Divorce Corp.

Divorce sucks. No way to sugar coat it. It breaks up families, people start having trust issues, children get fought over, you know.

There are some pros I guess. For the kids, they get two Christmases, and everyone knows that means more toys. And you don’t have to spend much time ever with someone you presumably hate!

But, in America, getting a divorce is actually very hard. From alimony to child support, from splitting of assets, to the legal code, it can get very confusing very fast. In fact, a lot of people out there seem to be making assloads of money over the break up of couples.

It isn’t a bad thing that people make money off of doing a job, that should be expected. What is unexpected is the lengths the entire system goes through to make sure your divorce hurts you in the wallet as much as possible. Which is really what Divorce Corp. is all about.

So what kind of shady shit is going down? Glad you asked. Obviously the documentary goes into extreme amounts of detail and personal anecdotes, so watch it for the full picture.

See? It is a giant office building behind a church? Fuck your subtle metaphors.

First of all, the family court law has gotten very complicated over the last few decades. It used to be relatively simple, but due to increase in complexity, for really no reason at all, it is basically impossible to represent yourself in court. You are basically forced to hire a lawyer regardless of how amicable your divorce will be. And of course, the divorce court lawyers can cost anywhere between 500-1000 dollars an hour.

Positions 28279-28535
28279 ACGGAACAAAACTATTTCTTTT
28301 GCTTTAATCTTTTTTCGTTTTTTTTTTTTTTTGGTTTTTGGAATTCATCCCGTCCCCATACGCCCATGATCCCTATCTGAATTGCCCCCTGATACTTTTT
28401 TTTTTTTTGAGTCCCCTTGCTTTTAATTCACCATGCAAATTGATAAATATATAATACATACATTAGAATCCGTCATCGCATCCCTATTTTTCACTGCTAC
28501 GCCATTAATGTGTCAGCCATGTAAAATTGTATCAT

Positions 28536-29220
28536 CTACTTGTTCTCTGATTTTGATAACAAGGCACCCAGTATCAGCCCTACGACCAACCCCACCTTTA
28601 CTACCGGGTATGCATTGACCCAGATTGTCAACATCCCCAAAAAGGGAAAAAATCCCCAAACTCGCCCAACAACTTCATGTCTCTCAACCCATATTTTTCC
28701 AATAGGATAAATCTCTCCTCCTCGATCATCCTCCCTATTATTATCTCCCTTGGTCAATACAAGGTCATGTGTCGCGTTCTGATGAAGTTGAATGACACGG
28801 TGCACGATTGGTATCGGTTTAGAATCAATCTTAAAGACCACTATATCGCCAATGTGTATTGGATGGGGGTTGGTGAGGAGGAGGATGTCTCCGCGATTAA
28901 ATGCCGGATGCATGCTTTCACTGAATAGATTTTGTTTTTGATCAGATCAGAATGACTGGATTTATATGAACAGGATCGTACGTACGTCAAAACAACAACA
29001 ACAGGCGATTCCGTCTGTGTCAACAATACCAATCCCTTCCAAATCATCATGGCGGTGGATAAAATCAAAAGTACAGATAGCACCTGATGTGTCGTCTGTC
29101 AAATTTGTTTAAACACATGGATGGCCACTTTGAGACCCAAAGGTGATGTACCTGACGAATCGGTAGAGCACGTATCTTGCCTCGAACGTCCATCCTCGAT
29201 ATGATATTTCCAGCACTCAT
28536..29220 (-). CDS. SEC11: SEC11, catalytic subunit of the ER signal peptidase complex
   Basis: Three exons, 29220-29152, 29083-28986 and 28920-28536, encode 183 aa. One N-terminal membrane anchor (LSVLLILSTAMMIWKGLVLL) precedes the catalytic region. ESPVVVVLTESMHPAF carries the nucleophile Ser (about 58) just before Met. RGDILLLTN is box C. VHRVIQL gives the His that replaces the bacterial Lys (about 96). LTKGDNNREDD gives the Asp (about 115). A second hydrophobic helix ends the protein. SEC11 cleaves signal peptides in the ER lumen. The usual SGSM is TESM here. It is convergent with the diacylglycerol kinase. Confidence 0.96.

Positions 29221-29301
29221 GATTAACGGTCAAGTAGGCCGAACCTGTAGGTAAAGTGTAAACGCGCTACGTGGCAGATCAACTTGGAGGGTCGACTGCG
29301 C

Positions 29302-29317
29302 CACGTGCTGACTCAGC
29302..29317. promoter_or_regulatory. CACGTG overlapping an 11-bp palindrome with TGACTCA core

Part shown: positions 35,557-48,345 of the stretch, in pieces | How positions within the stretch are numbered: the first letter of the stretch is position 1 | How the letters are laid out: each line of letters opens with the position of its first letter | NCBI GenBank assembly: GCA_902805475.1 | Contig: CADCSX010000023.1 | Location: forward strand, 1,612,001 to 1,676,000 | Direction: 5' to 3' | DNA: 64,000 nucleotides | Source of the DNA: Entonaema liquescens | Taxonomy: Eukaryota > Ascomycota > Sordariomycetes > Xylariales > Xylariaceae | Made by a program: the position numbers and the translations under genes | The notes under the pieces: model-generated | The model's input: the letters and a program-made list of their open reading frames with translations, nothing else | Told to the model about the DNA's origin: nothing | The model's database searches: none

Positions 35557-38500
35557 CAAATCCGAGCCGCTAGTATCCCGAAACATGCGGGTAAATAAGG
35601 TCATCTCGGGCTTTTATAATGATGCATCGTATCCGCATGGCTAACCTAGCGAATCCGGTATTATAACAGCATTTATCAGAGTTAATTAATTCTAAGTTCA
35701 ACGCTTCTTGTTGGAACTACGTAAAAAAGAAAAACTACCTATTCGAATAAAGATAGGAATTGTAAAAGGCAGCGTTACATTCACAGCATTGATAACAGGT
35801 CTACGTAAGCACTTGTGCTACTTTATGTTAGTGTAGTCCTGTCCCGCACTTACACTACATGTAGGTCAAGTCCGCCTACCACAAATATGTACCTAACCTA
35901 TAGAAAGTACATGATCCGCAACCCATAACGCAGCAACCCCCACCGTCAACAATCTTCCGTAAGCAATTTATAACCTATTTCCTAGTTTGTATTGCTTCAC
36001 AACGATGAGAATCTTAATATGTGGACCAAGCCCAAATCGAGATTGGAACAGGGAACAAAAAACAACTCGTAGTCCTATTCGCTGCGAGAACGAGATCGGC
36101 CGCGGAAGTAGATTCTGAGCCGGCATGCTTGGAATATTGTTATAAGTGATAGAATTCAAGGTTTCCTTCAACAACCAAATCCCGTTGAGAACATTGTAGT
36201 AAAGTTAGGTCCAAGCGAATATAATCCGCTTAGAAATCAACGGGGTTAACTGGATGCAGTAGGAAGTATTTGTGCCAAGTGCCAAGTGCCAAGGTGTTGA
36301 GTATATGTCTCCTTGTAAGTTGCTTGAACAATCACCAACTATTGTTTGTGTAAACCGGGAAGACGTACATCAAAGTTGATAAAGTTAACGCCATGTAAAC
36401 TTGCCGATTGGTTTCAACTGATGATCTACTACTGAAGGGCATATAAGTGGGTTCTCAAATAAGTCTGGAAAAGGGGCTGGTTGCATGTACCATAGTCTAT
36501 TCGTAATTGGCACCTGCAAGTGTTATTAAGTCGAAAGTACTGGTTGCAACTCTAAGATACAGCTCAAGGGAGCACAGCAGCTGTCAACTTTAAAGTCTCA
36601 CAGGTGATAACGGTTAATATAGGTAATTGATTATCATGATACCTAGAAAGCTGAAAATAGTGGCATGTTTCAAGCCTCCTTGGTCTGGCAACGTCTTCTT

If children are involved, Child Support isn’t a set in stone amount, it is based purely on the difference of income and how much custody the parents have. So, if someone has 100% custody, the other parent has to actually pay a lot more. This actively encourages couples to fight it out. Fighting it out makes the trial take a long time, which racks up the hourly fees, in order to earn money to probably just pay off your lawyer fees. The two lawyers probably know each other or are friends, and they both know the longer they take, the longer they get paid.

It is a shitty situation to be in. But that isn’t the end of it.

The court can appoint people to come in and monitor both households/parents. I don’t remember what they are called. These people have a fee as well, and the judge can force a couple to pay for them. These people aren’t neutral, can be friends with one firm, and can say whatever they want to make one parent seem bad. Of course, they have also been shown to accept bribes and more. Yayy.

These things are just the bottom of the barrel. I actually had to pause the documentary 20 minutes into it, sort of shocked with how fast and hard the information was coming at me. The whole thing is kind of disgusting and can make you just afraid of stepping outside.

Why only a 3 out of 4? Well, it is definitely dense and very detailed, but at the same time, it still just felt a bit one sided. Most of the anecdotes they showed have a lot of the “he said, she said” element, and for all I know, the people in these situations were bad. The evidence at times could easily have been hidden from the viewer.

Clearly the documentary has an agenda, and the agenda seems like a good one. But I feel like things can’t 100% be as bad as described everywhere. Maybe some parts of the country are just worse than other parts. Maybe. Hopefully.

3 out of 4.

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